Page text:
The Write Foundation

As a member of the TOS Homeschool Crew, I was given the opportunity to review a writing program from The Write Foundation. I used this program with my 7th grade son. The program is aimed at reluctant writers, which both of my boys seem to be! It was created by Rebecca Celsor, a former public school teacher and veteran homeschool mom, who homeschooled her own three children all the way through high school.

This is a quote, taken from the Write Foundation website, about how the program is structured, “The Write Foundation begins with the writing process, how a student formulates a topic, then a thesis, then supporting points, and by incremental teaching drills in the basics.”  There are three levels to the program: Level 1 Sentence to Paragraph Writing, Level 2 Paragraph Writing, and Level 3 Essay Writing. There are suggested ages for each level on the website. I chose to use level 2 with my son.

The program includes a teachers manual with lesson plans, a set of ready to use worksheets, and a CD with the grading system, checklist, teacher presentation sheets, and a reading list. I found all of the components easy to use and organize. The teachers guide includes examples of daily lesson plans and suggestions for how to weight grades if you choose to do so.  The lesson plans tell you what worksheets and teacher presentation pages to use and when and how to use them. I found it very thorough, but it was still relatively easy for me to pick and choose how I wanted to use the program with my son. This is important when homeschooling, because the whole point is to make the curriculum work for you, not work your way around it! 🙂

We organized my son’s notebook per the instructions in the program and got started. I have used IEW in the past, and my son is familiar with it, and a lot of the elements of the Write Foundation are similar to IEW (i.e. “Quality Adjectives” was a phrase he was already familiar with). One thing I liked about this program is the way it used highlighting to break down the different parts of a paragraph. Students use specific colors to highlight sentences to identify topic sentences, supporting sentences, conclusions etc. This activity made these ideas VERY concrete and clear for my son. Seriously, it was like a light bulb went off! “Oh, so that’s what you mean when you say the sentence has to support the topic!” I found that by highlighting the sentences, he really began to think about whether or not a sentence made sense in the paragraph!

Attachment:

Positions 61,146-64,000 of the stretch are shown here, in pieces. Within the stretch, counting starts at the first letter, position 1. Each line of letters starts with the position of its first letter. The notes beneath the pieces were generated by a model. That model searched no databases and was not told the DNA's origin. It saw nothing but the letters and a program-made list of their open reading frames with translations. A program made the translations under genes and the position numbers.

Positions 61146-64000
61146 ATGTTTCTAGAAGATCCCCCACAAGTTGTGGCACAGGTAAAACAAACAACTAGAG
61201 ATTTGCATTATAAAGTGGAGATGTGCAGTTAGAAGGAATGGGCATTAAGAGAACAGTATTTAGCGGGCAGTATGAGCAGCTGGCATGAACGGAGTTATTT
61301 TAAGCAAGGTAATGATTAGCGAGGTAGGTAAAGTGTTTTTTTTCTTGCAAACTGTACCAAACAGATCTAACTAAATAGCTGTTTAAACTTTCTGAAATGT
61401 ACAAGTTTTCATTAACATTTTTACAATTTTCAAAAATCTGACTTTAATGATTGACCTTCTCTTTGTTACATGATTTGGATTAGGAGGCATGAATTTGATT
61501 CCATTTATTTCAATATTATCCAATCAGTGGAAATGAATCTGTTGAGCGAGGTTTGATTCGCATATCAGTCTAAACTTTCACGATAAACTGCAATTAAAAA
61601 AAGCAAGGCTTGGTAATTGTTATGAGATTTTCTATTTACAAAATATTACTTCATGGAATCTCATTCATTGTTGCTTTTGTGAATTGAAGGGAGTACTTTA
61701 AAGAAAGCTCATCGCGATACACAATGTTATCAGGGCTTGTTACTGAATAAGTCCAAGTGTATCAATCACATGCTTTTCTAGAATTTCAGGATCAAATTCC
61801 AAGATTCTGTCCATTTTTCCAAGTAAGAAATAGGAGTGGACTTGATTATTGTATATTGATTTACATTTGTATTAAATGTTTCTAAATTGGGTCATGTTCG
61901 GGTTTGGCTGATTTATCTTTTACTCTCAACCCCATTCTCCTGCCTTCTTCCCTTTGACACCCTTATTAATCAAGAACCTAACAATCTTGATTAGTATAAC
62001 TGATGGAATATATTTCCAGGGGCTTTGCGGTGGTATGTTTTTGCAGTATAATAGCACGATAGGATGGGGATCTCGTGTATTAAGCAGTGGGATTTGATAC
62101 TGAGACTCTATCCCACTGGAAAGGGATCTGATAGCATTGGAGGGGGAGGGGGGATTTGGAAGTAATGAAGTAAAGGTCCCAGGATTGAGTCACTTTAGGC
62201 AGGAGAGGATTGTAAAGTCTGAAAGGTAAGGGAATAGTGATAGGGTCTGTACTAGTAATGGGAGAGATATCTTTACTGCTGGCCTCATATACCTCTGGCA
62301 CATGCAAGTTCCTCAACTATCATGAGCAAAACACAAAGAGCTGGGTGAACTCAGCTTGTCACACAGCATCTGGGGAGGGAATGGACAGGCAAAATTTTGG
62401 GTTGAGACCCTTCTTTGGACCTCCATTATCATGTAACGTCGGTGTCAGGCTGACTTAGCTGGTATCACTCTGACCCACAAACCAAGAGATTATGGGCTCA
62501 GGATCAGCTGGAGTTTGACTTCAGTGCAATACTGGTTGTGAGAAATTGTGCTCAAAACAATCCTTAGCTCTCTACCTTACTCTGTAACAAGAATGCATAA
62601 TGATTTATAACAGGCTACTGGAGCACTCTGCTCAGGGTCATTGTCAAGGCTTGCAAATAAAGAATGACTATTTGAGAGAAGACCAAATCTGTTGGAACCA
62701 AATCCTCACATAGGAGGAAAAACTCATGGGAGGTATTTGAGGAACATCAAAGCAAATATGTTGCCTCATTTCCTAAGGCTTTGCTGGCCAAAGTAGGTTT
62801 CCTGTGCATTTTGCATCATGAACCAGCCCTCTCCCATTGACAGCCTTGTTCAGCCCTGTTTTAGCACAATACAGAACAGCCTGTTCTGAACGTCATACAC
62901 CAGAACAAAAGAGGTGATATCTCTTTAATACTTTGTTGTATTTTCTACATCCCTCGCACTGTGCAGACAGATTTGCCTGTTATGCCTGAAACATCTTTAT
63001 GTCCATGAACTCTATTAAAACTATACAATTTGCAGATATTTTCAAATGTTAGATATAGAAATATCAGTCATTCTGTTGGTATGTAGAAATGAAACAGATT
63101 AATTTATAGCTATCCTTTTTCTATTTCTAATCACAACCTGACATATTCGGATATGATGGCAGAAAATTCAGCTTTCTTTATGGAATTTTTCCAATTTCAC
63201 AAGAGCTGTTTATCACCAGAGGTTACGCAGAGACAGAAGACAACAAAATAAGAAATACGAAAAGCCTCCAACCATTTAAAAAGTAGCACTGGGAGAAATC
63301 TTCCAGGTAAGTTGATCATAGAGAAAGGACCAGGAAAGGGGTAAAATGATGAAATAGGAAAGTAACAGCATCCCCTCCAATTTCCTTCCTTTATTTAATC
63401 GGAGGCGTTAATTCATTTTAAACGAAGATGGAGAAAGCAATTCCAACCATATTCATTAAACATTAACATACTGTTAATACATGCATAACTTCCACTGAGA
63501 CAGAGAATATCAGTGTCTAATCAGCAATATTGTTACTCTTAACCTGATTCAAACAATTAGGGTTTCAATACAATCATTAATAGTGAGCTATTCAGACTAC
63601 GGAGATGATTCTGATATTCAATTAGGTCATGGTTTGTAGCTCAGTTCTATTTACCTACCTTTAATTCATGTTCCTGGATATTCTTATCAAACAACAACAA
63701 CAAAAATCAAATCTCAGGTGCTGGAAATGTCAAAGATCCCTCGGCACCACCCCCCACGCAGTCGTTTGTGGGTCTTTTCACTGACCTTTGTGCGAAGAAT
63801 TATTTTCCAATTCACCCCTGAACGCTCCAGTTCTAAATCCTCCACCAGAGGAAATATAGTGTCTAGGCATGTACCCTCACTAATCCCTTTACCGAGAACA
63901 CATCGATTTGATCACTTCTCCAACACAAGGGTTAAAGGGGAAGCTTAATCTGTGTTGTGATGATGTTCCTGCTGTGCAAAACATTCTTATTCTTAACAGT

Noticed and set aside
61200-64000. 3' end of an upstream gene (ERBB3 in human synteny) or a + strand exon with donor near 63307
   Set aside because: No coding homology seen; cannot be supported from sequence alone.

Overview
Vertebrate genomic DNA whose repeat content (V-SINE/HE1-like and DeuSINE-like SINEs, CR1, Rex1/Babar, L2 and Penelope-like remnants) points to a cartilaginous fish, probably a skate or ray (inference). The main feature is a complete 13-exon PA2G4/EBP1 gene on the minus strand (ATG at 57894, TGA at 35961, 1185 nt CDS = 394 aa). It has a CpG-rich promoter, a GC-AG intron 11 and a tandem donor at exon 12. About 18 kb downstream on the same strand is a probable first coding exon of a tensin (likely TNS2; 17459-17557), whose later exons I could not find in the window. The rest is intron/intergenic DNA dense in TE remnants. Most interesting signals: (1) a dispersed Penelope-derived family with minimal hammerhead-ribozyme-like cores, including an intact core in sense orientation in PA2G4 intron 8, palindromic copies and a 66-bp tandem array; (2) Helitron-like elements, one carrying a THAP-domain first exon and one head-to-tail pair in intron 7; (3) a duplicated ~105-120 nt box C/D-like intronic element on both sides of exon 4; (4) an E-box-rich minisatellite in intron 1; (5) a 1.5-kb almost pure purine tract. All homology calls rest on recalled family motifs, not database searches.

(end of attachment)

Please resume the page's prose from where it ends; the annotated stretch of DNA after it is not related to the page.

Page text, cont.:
The program also introduces poetry, and my son really enjoyed working on the acrostic poems. We already use mindbenders regularly, which are also used in the Write Foundation, and he enjoys these as well. The worksheets were varied, and included checklists, which my son could file in his notebook and refer back to, as well as examples of poetry styles, outlining and brainstorming sheets, and other useful lists of adjectives, adverbs etc. I did find the outlining sheets helpful to use in other subjects (like history for example) because they gave my son an easy model to follow when outlining in that subject.

The program cost will vary, depending on what you buy. For the Paragraph Writing sample I got, the cost is $65.00 plus tax and shipping, and you get all the components for lessons 1-15. You would need to pay an addtional $65.00 to receive lessons 16-30. Depending on how you plan it, the program could take two years, if you wanted to move through it slowly. The cost to buy the entire program (lessons 1-30) is $100.00. Personally, I found this to be a suitable writing instruction program for my son. Writing will never be his favorite subject, but this wasn’t as painful as other things I have tried in the past. I will definitely be thinking about getting the second set of lessons for next year! The website for the Write Foundation is:

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